i2010 - The EU's new ICT strategy
ICT is at the heart of the revised Lisbon agenda for growth and jobs in Europe, which was presented by the European Commission in spring this year. On 1 June, the European Commission adopted the initiative “i2010: European Information Society 2010” to foster growth and jobs in the information society and media industries. Currently, there is a discussion going on between the member states and the Commission what the shape of Europe’s i2010 ICT strategy should be.
At the i2010 Conference in London on 6 September, governments and business from across the EU struggled under the UK’s EU presidency to define i2010, which is supposed to boost Europe’s digital economy and society by 2010. i2010 focuses on a key economic sector with central importance to the EU’s renewed Lisbon strategy: ICT account for 40% of Europe’s productivity growth and for 25% of EU GDP growth.
The overarching aim of the i2010 initiative is to ensure that Europe’s businesses, governments and citizens make the best use of ICT in order to improve industrial competitiveness, support growth and the creation of jobs, as well as to address key societal challenges.
The i2010 initiative has three broad policy objectives:
The i2010 initiative will set 5-year objectives and yearly action plans under each of these three broad policy areas.
Priority 1: Single market for converging ICT and media
The Commission aims to create an open and competitive single market for information society and media services within the EU. To support technological convergence through regulation, the Commission plans to introduce a number of measures:
Viviane Reding, the Commissioner responsible for Information Society and Media, places special importance on promoting digital convergence through market-oriented regulation: “Today, we see digital convergence actually happening. Voice over IP, Web TV, on-line music, movies on mobile telephones – all this is now reality. To enhance investment in this promising sector of the economy, we must provide a coherent regulatory framework for Europe’s digital economy that is market-oriented, flexible and future-proof.”
Priority 2: Increase of investment in ICT research
The Commission wants to increase EU investment in research on information and communication technologies (ICT) by 80% in order to strengthen Europe’s competitiveness. Europe lags behind in ICT research, investing only €80 per head as compared to €350 in Japan and €400 in the US. i2010 identifies steps to put more into ICT research and get more out of it, e.g. by trans-European demonstrator projects to test out promising research results and by integrating small and medium sized enterprises better in EU research projects. The Commission in particular wants to promote high-speed and secure broadband networks offering rich and diverse content in Europe.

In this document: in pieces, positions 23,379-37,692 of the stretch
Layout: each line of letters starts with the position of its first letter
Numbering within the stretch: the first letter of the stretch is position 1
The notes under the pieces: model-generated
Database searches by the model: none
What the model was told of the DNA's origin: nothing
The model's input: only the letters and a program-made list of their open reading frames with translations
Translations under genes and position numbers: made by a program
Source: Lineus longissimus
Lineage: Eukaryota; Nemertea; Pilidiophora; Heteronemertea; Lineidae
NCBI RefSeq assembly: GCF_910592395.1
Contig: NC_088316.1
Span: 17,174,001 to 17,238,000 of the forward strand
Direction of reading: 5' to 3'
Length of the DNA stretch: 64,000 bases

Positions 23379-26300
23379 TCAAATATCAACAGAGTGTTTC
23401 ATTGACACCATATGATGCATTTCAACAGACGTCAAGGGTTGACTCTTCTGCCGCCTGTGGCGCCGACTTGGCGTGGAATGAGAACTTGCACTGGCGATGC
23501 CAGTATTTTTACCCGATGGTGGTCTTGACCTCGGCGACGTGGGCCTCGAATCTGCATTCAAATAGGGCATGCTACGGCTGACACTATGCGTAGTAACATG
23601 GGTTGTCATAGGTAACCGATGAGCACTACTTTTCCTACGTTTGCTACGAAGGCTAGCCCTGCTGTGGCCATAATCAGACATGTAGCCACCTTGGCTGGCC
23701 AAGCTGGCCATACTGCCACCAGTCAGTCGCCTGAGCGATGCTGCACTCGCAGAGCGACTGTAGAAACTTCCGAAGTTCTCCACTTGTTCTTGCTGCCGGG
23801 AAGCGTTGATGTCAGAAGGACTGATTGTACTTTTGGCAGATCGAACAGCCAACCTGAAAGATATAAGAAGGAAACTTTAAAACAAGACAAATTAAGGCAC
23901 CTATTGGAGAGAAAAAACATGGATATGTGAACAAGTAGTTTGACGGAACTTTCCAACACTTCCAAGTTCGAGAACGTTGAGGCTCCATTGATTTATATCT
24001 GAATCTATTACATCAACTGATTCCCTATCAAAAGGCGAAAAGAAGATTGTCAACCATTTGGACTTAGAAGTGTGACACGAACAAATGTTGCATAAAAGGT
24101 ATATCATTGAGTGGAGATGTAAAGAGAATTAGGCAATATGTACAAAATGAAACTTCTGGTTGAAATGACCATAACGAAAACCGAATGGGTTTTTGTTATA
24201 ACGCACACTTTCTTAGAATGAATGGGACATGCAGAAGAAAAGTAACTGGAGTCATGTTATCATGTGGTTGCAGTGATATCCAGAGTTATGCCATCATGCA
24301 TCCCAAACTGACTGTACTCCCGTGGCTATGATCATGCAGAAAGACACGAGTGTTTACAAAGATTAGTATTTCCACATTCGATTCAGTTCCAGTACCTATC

Priority 3: Inclusive information society
The third i2010 priority is the promotion of an inclusive European information society. To close the gap between the information society “haves and have nots”, the Commission plans to propose the following activities:
Development of EU ICT strategy
With the launch of the Lisbon Agenda in 2000, the EU implemented an ICT strategy which was meant to provide an overarching framework for the Commission’s and Member States’ ICT policy.
The first initiative, eEurope 2002, ran from 2000 to 2002 and set policy objectives to stimulate the use of a cheaper, faster and more secure Internet. Its main focus was on connectivity, i.e. getting people on line.
The current eEurope 2005 initiative runs until the end of 2005. Its overall policy objective has been the need for higher adoption of broadband and other ICT services. It has focused on providing a favourable investment environment, modernising public services and e-inclusion.
The forthcoming i2010 is a continuation of these previous initiatives with an adjusted focus in the context of the revised Lisbon Agenda. i2010 will set EU ICT policy until 2010. It will be approved by the EU member states by the end of the 2005. The member states have been asked by the Commission to define national information society priorities by mid-October 2005 as a contribution to the objectives of i2010.
Cautionary voices from the UK
In most countries, i2010 was welcomed. However, there have also been cautionary voices. According to a CNET report, the Britsh IT trade association group Intellect has warned that a failure to get i2010 right could see Europe fall even further behind China and India as a competitive technology force. Tom Wills-Sandford, policy director at Intellect welcomed i2010, but with a caveat: "Intellect's support for i2010 is tempered by a concern that only lip service is paid to the need for policy convergence, and our calls to action are guided by this concern.”
In a white paper, Intellect came to the following conclusion: “In order for the vision of i2010 to be realised, the European Commission and member state Governments must work with industry across the converged value chains. Success will depend upon moving beyond the silos of the old vertical markets.”
It remains to be seen how the Commission will manage to integrate the differing views of industry and national governments on ICT development in the i2010 strategy.
Further information on i2010 is available at http://europa.eu.int/i2010
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